Saturday evening: Chefs vs Chefs — The Best Bite:
This popular roaming feast showcases top local Bay Area chefs using artisan cheeses in a variety of dishes from sweet to savory. More than 20 top restaurants, caterers, wineries and breweries will vie for your affection, and your vote, at this lighthearted competition of all things cheese. From soufflés to sandwiches, guests can expect to experience artisan cheese in ways they’ve never had before at this gastronomic showdown. (Tickets $75, Sheraton Sonoma County, 6-9 p.m.)
Sunday, March 22, 2015:
morning—Sunday Bubbles and Brunch with Surprise Celebrity Chef:
Early risers get an amazing brunch, some light hearted entertainment and advance entry into the Artisan Cheese Tasting and Marketplace. Enjoy a Sunday brunch celebrating cheese at every course while being entertained with a live cooking demonstration. Tickets include brunch, sparkling wine and coveted early entry into the Artisan Cheese Tasting & Marketplace at 11:00 am before it opens to the public at 12:00 noon. (9:30 to 11 a.m.; tickets $115, Sheraton Sonoma County)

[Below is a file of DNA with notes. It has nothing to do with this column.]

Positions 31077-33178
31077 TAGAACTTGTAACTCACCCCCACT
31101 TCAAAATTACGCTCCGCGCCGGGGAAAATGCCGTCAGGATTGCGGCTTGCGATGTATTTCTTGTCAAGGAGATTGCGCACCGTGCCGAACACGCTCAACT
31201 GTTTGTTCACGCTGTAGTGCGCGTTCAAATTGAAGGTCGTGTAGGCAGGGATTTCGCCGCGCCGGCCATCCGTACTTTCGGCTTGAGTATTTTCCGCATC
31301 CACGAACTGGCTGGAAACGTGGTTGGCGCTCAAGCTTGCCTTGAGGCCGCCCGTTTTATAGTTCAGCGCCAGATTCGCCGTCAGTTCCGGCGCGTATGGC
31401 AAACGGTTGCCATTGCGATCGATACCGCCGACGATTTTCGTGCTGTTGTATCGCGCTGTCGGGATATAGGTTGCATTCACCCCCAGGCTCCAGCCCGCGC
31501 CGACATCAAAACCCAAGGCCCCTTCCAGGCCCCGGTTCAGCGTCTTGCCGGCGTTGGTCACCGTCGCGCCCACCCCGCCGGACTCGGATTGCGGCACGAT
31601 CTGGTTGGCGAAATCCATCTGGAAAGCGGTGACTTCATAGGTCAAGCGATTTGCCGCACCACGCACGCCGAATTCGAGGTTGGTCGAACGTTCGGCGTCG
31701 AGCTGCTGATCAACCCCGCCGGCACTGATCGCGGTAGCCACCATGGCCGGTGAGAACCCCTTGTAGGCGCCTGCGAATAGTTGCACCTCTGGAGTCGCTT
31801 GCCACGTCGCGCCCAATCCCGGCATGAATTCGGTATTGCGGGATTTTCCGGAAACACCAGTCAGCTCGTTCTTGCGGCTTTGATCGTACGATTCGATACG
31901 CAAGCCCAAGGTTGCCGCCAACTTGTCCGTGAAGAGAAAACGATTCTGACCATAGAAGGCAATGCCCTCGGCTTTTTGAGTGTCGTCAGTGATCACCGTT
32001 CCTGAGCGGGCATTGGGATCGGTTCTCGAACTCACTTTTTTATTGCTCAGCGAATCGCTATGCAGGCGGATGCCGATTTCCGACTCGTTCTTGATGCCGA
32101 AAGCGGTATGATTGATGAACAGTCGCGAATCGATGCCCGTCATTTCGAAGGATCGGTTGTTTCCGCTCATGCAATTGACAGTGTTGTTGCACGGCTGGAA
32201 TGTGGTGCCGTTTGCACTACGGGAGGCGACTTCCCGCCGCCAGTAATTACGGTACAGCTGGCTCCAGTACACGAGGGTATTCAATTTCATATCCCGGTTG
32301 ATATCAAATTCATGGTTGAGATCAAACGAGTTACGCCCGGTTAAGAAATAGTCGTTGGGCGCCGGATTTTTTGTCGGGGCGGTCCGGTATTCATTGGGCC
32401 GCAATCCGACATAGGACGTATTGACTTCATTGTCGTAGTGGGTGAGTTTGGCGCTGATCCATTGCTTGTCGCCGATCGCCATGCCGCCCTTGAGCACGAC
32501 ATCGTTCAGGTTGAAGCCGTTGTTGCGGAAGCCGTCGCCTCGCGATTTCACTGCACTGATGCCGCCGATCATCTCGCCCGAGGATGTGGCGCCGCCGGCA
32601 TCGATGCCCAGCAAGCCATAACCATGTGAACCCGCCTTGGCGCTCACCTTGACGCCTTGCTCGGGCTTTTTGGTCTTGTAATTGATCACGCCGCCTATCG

Gather under the big top for an afternoon like no other! Meet 90 artisan producers and experience the best of local cheese, wine, beer, ciders and other specialty foods. Discover the next wave of interesting cheese accompaniments, cheesemaking products and books. Pick up new recipes, tips and tricks at chef demos scheduled throughout the day. There will be an opportunity to purchase your favorite cheeses and artisan products. Ticket includes admission, access to chef demos and book signings, the coveted Artisan Cheese Festival insulated cheese tote bag and a festival wine glass. ($45 per person, $20 for 12 and under.)